The brain might be the most complicated object in existence, because it is, but we're working our way in one scientific step at a time. Scientists have scanned the structure of a vital neurological transmitter, blueprinting one more cog in the vast ticking mechanism that makes mankind possible.
The glutamate receptor GluA2 enables communication between neurons, opening an ion channel for charged particles to flow along nervous system connections. Errors in this essential process are known to play a part in epilepsy and Alzheimer's disease. A greater understanding of the protein could help prevent these problems.
We've actually advanced to the point where such steps forward can be carried out by anyone with the expertise and equipment to do the work: X-ray crystallography, the same process used to discover DNA's distinctive double helix. But turning something into a crystal and bombarding it with X-rays is actually a lot of work, to say nothing of the incredible computations required to reverse-engineer the scattered radiation into shape data.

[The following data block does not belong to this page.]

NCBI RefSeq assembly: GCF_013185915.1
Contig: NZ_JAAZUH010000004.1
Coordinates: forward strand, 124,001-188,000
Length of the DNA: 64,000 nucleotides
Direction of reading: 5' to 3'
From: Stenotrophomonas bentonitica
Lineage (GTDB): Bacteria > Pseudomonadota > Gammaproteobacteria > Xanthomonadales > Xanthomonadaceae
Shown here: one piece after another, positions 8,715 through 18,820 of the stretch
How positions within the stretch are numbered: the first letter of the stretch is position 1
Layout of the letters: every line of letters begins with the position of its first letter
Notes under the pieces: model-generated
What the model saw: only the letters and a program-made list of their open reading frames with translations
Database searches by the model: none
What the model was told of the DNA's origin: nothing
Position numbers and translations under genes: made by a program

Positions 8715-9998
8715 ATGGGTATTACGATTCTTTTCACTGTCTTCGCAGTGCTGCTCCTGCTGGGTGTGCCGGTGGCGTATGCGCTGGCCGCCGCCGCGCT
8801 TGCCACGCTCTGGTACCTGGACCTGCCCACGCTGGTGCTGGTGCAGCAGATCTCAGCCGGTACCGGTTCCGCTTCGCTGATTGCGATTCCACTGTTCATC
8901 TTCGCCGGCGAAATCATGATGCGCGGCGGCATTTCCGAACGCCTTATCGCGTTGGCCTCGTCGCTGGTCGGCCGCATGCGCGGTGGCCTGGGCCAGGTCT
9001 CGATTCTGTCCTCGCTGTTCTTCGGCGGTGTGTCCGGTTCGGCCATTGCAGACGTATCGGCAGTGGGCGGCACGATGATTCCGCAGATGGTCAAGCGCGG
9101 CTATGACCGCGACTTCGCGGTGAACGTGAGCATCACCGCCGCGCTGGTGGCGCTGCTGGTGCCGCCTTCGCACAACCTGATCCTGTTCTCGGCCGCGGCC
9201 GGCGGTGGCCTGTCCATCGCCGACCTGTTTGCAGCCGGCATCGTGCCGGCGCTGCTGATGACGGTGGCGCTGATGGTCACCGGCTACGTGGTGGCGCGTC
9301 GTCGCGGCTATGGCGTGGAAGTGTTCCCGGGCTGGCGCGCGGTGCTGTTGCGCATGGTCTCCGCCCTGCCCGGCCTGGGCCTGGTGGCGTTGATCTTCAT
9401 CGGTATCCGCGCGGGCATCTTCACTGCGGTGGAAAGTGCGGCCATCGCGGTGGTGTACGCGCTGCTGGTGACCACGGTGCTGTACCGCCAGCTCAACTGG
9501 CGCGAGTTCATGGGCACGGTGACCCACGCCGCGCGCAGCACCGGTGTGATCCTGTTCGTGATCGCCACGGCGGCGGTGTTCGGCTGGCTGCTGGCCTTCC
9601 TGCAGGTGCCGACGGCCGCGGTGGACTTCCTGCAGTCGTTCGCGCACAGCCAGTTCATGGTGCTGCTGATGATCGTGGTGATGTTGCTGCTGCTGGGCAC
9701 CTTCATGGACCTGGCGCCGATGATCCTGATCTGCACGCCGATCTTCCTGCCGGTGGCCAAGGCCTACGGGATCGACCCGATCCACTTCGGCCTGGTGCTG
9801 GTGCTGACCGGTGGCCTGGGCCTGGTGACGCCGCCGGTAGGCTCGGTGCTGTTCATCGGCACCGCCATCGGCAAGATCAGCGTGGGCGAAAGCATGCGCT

Sobolevsky, Rosconi and Gouaux are to be commended for this major contribution. Such analysis is incredibly labor intensive and arms others to make the breakthroughs which will earn further credit - be they medical or mental.
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